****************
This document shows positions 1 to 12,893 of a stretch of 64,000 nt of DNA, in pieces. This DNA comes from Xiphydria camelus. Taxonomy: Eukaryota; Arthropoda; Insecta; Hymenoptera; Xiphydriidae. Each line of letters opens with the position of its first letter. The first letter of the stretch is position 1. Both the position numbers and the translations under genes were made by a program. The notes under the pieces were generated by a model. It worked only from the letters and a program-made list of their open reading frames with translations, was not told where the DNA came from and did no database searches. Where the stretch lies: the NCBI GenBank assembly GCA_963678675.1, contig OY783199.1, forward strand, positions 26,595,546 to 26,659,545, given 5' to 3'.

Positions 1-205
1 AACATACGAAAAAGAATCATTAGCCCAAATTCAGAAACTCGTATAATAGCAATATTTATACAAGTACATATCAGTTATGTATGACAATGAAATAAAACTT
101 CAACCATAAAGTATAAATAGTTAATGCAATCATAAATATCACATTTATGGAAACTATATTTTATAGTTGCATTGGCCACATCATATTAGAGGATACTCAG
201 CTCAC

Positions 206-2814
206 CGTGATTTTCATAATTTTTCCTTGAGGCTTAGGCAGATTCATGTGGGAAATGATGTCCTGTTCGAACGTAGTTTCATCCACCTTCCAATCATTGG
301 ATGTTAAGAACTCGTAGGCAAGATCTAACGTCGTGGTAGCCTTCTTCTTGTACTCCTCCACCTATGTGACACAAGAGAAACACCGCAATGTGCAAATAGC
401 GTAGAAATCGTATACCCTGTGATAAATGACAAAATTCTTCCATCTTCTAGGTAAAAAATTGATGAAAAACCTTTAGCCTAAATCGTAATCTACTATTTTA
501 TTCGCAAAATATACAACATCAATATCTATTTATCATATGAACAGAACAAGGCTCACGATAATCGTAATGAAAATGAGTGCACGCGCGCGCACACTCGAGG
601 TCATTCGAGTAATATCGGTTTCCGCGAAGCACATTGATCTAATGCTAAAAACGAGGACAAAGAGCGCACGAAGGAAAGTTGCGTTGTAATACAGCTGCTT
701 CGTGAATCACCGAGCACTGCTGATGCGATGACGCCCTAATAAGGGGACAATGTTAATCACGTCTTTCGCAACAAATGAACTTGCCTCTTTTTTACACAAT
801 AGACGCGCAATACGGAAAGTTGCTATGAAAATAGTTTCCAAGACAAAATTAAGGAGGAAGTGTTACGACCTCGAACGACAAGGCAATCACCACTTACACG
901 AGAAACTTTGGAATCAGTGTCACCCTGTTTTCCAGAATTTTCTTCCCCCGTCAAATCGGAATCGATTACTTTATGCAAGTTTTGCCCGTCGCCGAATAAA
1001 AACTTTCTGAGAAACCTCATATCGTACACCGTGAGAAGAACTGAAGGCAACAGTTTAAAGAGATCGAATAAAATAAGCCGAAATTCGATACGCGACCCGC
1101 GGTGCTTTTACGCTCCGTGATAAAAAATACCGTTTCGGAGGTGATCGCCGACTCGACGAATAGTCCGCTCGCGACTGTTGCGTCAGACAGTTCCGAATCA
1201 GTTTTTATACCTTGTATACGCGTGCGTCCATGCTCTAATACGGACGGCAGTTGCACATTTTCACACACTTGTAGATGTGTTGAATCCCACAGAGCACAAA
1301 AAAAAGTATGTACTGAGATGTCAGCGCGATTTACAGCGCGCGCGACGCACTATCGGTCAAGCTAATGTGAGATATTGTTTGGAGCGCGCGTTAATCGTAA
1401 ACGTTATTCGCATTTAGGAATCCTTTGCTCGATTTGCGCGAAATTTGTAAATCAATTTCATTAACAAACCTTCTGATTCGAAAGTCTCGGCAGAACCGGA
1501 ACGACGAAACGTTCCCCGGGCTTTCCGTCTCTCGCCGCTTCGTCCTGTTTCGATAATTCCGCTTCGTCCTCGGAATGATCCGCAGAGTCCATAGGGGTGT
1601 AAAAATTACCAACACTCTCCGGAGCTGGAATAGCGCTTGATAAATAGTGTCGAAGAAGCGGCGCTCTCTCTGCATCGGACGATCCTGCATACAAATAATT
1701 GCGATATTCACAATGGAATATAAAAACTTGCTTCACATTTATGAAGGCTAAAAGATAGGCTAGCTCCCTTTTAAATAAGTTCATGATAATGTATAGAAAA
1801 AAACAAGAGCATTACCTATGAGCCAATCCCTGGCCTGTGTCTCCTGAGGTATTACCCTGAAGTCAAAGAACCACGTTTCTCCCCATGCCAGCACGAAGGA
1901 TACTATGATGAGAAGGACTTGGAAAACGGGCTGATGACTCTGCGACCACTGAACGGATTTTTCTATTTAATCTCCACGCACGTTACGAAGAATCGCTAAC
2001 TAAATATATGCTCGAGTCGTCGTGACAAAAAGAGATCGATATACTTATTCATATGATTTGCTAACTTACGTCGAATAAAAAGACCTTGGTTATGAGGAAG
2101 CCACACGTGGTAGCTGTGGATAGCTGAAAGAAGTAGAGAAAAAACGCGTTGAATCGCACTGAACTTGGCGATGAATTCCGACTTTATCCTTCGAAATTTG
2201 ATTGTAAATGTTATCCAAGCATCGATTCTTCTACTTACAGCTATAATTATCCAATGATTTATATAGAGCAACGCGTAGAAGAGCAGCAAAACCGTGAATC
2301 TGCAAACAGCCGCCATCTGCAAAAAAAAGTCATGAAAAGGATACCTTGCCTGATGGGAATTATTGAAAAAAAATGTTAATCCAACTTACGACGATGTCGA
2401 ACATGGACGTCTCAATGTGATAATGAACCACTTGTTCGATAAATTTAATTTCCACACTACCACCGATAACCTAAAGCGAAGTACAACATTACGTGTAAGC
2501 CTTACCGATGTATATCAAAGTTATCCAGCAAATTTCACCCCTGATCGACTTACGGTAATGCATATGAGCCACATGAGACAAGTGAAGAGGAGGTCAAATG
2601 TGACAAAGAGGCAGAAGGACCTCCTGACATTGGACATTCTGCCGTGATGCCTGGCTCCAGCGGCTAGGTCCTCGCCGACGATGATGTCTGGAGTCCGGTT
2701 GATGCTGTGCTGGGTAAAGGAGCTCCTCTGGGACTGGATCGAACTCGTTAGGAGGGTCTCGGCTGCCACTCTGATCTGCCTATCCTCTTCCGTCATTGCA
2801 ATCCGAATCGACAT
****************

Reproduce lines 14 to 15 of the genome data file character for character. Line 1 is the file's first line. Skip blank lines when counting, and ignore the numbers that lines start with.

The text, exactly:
901 AGAAACTTTGGAATCAGTGTCACCCTGTTTTCCAGAATTTTCTTCCCCCGTCAAATCGGAATCGATTACTTTATGCAAGTTTTGCCCGTCGCCGAATAAA
1001 AACTTTCTGAGAAACCTCATATCGTACACCGTGAGAAGAACTGAAGGCAACAGTTTAAAGAGATCGAATAAAATAAGCCGAAATTCGATACGCGACCCGC